Vault A grouping of digital wallets for any supported asset(s), which are controlled by secret shares.
Threshold The number of secret shares required to enable the signature process or vault re-share for a particular vault.
Secret Share(s) Sensitive cryptographic data that provides a user's device with an allocated level of signing power that is required when signing a digital asset transaction.
Signing Power The number of secret shares a user controls on their specified device as part of that particular vault signing party.
Singing party The collection of signers and their specified devices that contain the secret shares which control a particular vault.
Reshare Request Users may submit a request to amend the vault threshold and signing party or create a new vault. This request must be approved, by reaching the existing vault threshold and “signed” by the resulting signing party. This is known as a reshare request.
Vault Card A vault card displays the name of the vault, total USD value of assets held within the vault, total BTC equivalent value of assets in the vault, vault threshold, and an illustration of the individual vault signing party members.
Asset Card An asset card displays asset quantity and equivalent US$ value, as well as the wallet address of a particular asset within a given vault. Displayed or hidden asset cards for a given vault can be managed in the “vault settings” tab.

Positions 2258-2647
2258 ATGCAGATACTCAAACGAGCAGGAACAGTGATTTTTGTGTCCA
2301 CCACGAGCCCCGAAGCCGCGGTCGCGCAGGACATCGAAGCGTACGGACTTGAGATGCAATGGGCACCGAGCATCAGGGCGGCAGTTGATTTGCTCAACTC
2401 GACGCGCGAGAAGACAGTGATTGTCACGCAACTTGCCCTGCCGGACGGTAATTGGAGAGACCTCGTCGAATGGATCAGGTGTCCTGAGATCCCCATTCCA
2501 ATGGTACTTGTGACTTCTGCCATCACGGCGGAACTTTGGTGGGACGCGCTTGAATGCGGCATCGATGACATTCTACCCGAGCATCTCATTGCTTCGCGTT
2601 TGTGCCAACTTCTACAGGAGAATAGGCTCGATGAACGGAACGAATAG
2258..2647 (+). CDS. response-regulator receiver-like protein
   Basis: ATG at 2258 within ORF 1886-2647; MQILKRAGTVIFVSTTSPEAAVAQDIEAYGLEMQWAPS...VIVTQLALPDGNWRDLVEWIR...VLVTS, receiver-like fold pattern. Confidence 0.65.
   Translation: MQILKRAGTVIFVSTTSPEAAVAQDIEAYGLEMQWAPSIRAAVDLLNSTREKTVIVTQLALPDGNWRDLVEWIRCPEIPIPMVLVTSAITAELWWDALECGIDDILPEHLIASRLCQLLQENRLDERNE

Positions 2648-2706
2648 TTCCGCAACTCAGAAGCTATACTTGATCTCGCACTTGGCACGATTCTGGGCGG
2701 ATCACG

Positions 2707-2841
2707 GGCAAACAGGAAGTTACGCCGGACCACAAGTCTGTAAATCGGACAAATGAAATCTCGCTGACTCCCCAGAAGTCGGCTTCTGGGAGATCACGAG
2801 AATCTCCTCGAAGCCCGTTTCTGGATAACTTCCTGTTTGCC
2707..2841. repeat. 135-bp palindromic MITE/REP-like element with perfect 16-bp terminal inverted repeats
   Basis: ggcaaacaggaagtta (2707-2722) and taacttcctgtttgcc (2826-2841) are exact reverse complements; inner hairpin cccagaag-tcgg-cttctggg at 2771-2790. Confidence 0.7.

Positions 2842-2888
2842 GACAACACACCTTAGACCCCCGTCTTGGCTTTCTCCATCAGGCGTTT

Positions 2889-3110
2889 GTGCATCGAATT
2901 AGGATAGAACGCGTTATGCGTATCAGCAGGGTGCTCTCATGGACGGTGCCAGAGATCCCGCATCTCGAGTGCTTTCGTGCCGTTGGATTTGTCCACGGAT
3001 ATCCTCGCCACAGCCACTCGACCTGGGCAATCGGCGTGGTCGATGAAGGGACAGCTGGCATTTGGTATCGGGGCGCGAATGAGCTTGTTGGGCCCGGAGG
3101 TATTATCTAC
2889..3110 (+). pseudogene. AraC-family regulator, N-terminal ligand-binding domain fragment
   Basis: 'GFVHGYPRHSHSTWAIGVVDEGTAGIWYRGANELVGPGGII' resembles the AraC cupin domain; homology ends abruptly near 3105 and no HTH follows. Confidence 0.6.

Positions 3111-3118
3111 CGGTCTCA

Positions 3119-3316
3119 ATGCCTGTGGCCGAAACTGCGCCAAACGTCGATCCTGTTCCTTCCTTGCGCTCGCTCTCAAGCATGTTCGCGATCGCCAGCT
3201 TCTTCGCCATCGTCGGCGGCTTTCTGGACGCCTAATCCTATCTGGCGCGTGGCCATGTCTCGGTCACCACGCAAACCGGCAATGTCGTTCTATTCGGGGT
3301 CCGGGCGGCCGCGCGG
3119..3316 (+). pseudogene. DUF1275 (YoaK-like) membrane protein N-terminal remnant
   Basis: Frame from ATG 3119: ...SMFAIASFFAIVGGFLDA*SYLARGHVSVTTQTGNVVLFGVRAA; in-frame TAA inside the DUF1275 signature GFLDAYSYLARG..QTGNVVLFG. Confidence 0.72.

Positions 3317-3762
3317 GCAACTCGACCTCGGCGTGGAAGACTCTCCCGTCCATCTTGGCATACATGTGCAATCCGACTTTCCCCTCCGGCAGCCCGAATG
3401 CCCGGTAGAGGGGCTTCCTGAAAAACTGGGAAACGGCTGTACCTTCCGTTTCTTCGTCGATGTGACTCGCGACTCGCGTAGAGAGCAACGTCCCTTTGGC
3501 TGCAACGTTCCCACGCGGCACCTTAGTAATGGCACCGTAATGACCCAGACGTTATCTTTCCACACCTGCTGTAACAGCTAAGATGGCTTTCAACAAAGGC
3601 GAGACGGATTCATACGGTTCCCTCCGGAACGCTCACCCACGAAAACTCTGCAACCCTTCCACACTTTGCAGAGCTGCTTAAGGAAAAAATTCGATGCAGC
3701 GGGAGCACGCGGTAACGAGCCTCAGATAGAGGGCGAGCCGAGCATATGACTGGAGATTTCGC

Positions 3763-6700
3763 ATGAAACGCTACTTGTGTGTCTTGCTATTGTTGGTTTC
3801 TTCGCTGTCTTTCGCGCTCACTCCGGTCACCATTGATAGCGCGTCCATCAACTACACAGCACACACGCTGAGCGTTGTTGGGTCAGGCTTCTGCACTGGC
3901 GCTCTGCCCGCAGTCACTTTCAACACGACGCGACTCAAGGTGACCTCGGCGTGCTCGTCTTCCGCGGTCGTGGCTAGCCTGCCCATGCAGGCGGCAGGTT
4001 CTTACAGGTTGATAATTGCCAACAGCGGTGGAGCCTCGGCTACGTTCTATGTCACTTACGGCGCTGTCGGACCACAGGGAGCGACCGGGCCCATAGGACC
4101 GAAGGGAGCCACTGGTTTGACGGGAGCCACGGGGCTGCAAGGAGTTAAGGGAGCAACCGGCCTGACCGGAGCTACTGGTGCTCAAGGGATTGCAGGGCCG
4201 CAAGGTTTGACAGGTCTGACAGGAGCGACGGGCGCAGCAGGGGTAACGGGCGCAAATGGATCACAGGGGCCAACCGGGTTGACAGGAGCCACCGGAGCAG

Deposit Address A deposit address is the specific public address for the digital asset on the relevant blockchain/network that is cryptographically controlled by the underlying secret shares of the given vault.
Transaction request A transaction request may be submitted via the dashboard by any user within an organisation and is transmitted to the devices of the signing party of the vault. The request includes the network, asset, destination address, and the quantity to be sent. The request must be approved and signed by members of the signing party for the given vault that have sufficient combined signing power to meet or exceed the vault threshold

 

1.3 Dashboard Transaction Statuses

Status Breakdown
Received The transaction has been received by a vault
Pending The transaction request is pending approval and signature
Expired The transaction request has expired
Rejected The transaction was rejected by enough of the vault signing party to make it impossible to reach to vault approval threshold
Signing The transaction request has met the threshold for approval and is pending completion of the signature process
Failed The transaction was either determined to be invalid by the blockchain node/network, or the signature process failed during signing
Broadcast The transaction has been signed and broadcast successfully to the relevant network. Broadcast transactions may still remain unconfirmed on the blockchain for some time. Broadcast transactions may still result in an incomplete transaction in certain circumstances, such as interacting incorrectly with a smart contract.
Transferred This is used for the special case when a transaction is made between two vaults, a “broadcast” transaction that is sent from one vault to another will be displayed as “transferred”.